News

Health kit for PNG men

Tracy Parish

17 June, 2015

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Burnet Institute Sexual and Reproductive Health Specialist Lisa Davidson and participants at the launch of Tau Durua in Port Moresby

Burnet Institute has launched a new set of interactive activities, Tau Durua (We Care), to give young men in Papua New Guinea the confidence, knowledge and skills to make informed decisions about sexual health, alcohol and drug use and respectful relationships.

Funded by the Australian Government, the activities encourage young men to be open and truthful about their feelings and experiences, discuss ‘taboo’ topics, laugh, explore and have fun while learning.

Activities such as Spin the Bottle Game of Chance encourage young men to consider the possible consequences of their behaviour on the health and wellbeing of themselves and others.

Sexual and Reproductive Health Specialist at Burnet Institute, Lisa Davidson said the activities are designed to bring about behaviour change through promoting self-reflection.

“We know this strategy is more effective than simply lecturing young men about what is ‘right’ and ‘wrong,” Ms Davidson said.

IMAGE: The Tau Durua interactive health kit

Dr Paison Dakulala, Deputy Secretary, NDoH, attended the launch and praised the Burnet Institute for focussing on the specific health needs of men folk.

At the launch, the activities were demonstrated by young men from the Salvation Army and City Mission. One of the participants, David Karaka from City Mission, said he particularly enjoys the focus on storytelling and ‘learning by doing’.

Young men and young women have different health needs that require targeted information and services. Therefore the Australian Government is supporting health initiatives, such as this one, that integrate a gender perspective.

The kit was designed in response to surveys with young men from sporting clubs in Port Moresby. The young men reported feeling disengaged from health service provision particularly with regard to sexual and reproductive health.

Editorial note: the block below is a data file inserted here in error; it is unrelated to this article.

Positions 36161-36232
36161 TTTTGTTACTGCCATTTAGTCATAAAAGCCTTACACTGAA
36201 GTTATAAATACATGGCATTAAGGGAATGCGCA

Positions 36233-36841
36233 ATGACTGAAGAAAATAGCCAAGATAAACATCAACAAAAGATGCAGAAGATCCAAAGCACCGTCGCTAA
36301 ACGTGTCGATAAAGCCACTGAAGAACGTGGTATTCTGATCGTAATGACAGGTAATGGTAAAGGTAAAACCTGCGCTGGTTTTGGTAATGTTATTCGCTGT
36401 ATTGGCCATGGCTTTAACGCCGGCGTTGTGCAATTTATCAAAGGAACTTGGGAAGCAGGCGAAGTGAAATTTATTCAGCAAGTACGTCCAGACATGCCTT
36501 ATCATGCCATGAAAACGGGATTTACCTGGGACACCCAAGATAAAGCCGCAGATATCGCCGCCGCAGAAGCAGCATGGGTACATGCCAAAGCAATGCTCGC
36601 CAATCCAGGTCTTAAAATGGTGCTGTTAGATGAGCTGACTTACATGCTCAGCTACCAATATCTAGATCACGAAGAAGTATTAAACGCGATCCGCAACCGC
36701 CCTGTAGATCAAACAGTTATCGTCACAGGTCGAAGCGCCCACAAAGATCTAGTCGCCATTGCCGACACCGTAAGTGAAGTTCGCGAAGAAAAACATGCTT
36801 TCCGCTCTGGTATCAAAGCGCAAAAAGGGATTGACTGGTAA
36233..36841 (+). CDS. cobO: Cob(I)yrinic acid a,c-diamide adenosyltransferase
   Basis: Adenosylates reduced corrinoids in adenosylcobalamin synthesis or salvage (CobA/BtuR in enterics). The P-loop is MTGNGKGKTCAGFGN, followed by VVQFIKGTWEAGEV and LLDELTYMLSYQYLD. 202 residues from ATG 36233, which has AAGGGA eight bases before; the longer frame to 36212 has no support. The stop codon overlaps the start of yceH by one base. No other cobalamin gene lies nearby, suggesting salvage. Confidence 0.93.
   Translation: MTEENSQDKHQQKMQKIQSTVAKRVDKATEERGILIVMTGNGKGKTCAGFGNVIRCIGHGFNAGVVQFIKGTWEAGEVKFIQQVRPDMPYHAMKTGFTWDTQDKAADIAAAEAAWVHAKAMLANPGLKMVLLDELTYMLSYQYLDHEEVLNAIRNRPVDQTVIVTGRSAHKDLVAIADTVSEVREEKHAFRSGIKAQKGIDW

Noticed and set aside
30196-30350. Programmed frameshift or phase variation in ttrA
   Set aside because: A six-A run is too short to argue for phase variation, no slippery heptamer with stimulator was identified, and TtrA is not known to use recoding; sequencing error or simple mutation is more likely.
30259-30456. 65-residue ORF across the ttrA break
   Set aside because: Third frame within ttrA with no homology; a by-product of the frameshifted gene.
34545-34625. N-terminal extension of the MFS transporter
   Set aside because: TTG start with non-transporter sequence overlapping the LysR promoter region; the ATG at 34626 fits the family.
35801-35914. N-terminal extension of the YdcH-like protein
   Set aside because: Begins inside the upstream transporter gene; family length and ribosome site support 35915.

The majority of health care providers at a clinic level are female and young men reported that this made it difficult for them to openly and honestly discuss sexual health.

IMAGE: Tau Durua launch participants from The Salvation Army and City Mission draw lots to play

Many young men felt these services are designed specifically to meet the needs of women. They also reported that it is very difficult for unmarried men to access any type of sexual and reproductive health counselling.

The National Department of Health has an increased focus on men’s unique health needs through the creation of a specialist Men’s Health Unit. Sebastian Robert, Coordinator of the Unit, provided the opening comments at the launch, welcoming this new initiative.

The Australian Government has supported this project under ANCP – the Australian NGO Cooperation Program. Under ANCP, the Australian Government funds Australian NGOs such as Burnet Institute to implement development activities in our region.

Contact Details

For more information in relation to this news article, please contact:

Lisa Davidson

Deputy Program Director, Behaviours and Health Risks; Sexual and Reproductive Health Specialist

Email

lisa.davidson@burnet.edu.au

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